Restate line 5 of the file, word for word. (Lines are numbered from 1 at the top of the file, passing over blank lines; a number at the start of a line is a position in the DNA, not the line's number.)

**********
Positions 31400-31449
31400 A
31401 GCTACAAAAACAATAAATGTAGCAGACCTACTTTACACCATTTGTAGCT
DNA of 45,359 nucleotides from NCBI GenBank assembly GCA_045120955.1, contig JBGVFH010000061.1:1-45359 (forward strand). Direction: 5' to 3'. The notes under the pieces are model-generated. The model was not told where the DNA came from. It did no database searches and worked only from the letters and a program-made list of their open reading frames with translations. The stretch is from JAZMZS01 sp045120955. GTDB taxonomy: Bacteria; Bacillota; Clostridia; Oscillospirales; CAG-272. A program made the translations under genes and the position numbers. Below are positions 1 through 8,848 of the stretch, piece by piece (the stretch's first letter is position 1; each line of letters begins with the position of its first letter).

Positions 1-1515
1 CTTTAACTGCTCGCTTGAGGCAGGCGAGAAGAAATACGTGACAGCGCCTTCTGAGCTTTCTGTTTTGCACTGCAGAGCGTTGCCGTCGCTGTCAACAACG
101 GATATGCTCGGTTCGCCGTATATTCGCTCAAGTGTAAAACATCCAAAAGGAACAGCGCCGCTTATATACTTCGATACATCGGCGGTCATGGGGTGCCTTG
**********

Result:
Positions 1-1515